DIY damp treatment: step-by-step & possibilities
Rising damp is an old-building-disease that is often caused by the lack of, or a badly functioning damp proof course in its foundations. Because of this the ground water can easily be absorbed by the walls and will ‘rise up’ after a while. In this article you’ll find everything for the DIY damp treatment enthusiast.
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How to treat rising damp myself?
There’s actually only 1 effective way to treat rising damp: injecting your walls. When injecting your walls, you drill holes into the damp walls in which a damp proofing gel is injected. This gel is often based on Siloxane. The chemical compounds react with the elements inside the wall and a waterproof layer is formed that stops the rising damp.
Injecting walls step-by-step: products and materials
When you’re definitely sure that your damp problem is cause by rising damp and not by a damp outer wall or flawed ventilation, you can opt for wall injection. In order to do this, you can follow this step-by-step plan:
Step 1: Prepare the subsoil
In order to ensure the success of the treatment, you must remove any old or unsound plaster from the affected area (up to 20 cm above the affected area). The easiest and quickest way to do this is to use a flat (electrical) chisel. After that, the ground should be made completely dust-free. Are there joints or cracks in the wall? These can be repaired with a thin mixture of concrete grout. It’s very important that all holes and cracks are repaired, before starting with the injection.
Step 2: Mark off the drill holes
Before you can start injecting your walls, first you need to drill a few holes. It’s crucial to know your floor level, meaning, the point where your floor (including insulation and everything) stops.Because those holes need to be drilled over the complete length of the wall, just above this level.So first you need to mark off the holes on your wall (each one 10 cm from the other). If there is no hollow wall, you can also drill the holes from the outside. That way you don’t need to make a mess indoors.
Step 3: Drill the holes
For the actual drilling you had best used a long stone drill of 12 mm. How deep you have to drill depends on the thickness of the wall, but you should definitely take 90 – 95% of the wall.
If, for example, your wall is about 9 cm in thickness, you should have a hole of 8 cm. Tape off your drill to mark the right depth.
Now, drill all holes in that wall and vacuum all residual dust out of them.
Step 4: Inject the wall(s)
Now that you have drilled all the holes, you can start actually injecting your walls. With a spray-gun (and a tube) you place the gel into the drill holes. Start at the end of the hole and work your way up in one fluent motion. The holes need to be completely filled with this gel.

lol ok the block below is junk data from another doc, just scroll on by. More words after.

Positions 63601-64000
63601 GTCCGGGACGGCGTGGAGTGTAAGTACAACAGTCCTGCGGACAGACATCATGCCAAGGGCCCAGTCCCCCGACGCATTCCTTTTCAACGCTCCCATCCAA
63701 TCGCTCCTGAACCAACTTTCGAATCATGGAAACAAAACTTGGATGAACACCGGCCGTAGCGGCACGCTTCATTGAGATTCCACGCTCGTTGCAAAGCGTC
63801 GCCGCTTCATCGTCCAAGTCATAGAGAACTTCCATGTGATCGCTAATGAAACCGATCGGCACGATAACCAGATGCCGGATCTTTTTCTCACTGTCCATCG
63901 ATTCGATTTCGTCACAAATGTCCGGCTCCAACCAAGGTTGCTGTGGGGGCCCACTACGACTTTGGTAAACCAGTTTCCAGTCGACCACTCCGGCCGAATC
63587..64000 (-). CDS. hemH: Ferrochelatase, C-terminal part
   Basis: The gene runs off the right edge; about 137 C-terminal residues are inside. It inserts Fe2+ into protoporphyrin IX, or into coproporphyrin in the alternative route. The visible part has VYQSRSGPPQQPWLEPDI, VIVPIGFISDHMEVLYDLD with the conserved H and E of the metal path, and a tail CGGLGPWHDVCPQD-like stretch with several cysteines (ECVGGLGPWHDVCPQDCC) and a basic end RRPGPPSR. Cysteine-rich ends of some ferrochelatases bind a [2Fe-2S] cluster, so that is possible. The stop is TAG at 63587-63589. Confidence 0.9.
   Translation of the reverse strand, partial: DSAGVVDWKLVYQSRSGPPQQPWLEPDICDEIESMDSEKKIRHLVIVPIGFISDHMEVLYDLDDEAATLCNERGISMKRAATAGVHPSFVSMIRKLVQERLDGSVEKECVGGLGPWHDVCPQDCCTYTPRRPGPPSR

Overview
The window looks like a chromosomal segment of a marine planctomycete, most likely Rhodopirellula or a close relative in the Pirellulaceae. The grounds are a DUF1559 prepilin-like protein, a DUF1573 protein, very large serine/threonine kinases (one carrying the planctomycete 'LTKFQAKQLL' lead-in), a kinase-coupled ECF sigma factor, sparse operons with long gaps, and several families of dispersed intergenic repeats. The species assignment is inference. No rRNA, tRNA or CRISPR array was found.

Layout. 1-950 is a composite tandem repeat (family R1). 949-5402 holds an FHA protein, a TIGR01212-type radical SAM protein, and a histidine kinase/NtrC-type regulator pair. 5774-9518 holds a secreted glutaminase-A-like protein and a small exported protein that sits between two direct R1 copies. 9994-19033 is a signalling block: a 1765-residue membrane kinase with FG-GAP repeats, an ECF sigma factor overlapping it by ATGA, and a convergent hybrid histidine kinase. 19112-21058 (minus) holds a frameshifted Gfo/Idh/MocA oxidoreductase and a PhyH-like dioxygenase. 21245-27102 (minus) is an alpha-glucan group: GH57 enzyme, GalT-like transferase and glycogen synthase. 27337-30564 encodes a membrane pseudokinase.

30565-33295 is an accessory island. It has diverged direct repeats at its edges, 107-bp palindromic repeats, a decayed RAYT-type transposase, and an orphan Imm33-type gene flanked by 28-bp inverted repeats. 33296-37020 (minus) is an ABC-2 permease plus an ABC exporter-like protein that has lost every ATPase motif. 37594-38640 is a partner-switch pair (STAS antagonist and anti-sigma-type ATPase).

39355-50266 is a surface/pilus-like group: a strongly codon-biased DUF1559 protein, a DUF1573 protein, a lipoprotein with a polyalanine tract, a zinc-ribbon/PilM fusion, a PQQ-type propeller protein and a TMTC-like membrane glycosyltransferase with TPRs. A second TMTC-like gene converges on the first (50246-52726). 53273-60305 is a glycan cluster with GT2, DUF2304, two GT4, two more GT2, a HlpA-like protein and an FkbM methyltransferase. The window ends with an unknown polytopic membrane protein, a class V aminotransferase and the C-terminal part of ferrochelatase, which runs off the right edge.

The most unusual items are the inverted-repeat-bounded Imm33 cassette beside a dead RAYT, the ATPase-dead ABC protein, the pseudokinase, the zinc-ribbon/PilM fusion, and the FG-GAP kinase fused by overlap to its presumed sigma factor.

Step 5: Finish the wall(s)
After injecting your walls you can seal the holes with concrete grout. Any further finishing touches entirely depend on your wishes. If you need to replaster the wall, it might be necessary to place a salt resistant barrier first. This is a special layer that’s placed underneath the plaster to prevent efflorescence from damaging this plaster layer. Of course, you could also choose to let the wall dry out for a while, treat this efflorescence, and then replaster the wall.
Difference between injecting and impregnating
The terms ‘inject’ and ‘impregnate’ are sometimes used interchangeably, but they actually have completely different meanings. If you ‘impregnate’ your wall, you place a layer of hydrophobic fluid on the outer wall.
This fluid is then absorbed by the wall. When ‘injecting’ a wall, you use a completely different kind of fluid and put this inside the wall. Injections is used as treatment for rising damp, whereas impregnations is used as treatment for penetrating damp.
DIY or leave it to an expert?
Damp treatment is often a matter of being patient. Make no mistake, as the mount of water a wall can absorb could go as high as 50 to 70 liters per meter! So it takes a long while for a wall to completely dry out after treatment.How long that takes depends on the thickness of the wall. Divide that thickness by 2 and you know how many months to wait for your walls to completely dry out. For example: if your wall is 20 cm, you have to wait 10 months.
In the meantime there is the possibility of efflorescence forming on your wall. This needs to be treated as well, unless you worked in layers and special plastering materials were used. DIY damp treatment is perfectly doable, but it takes a long time. Because of the cheaper prices and the reduced VAT rate, it is often not much more expensive to opt for a professional damp specialist.
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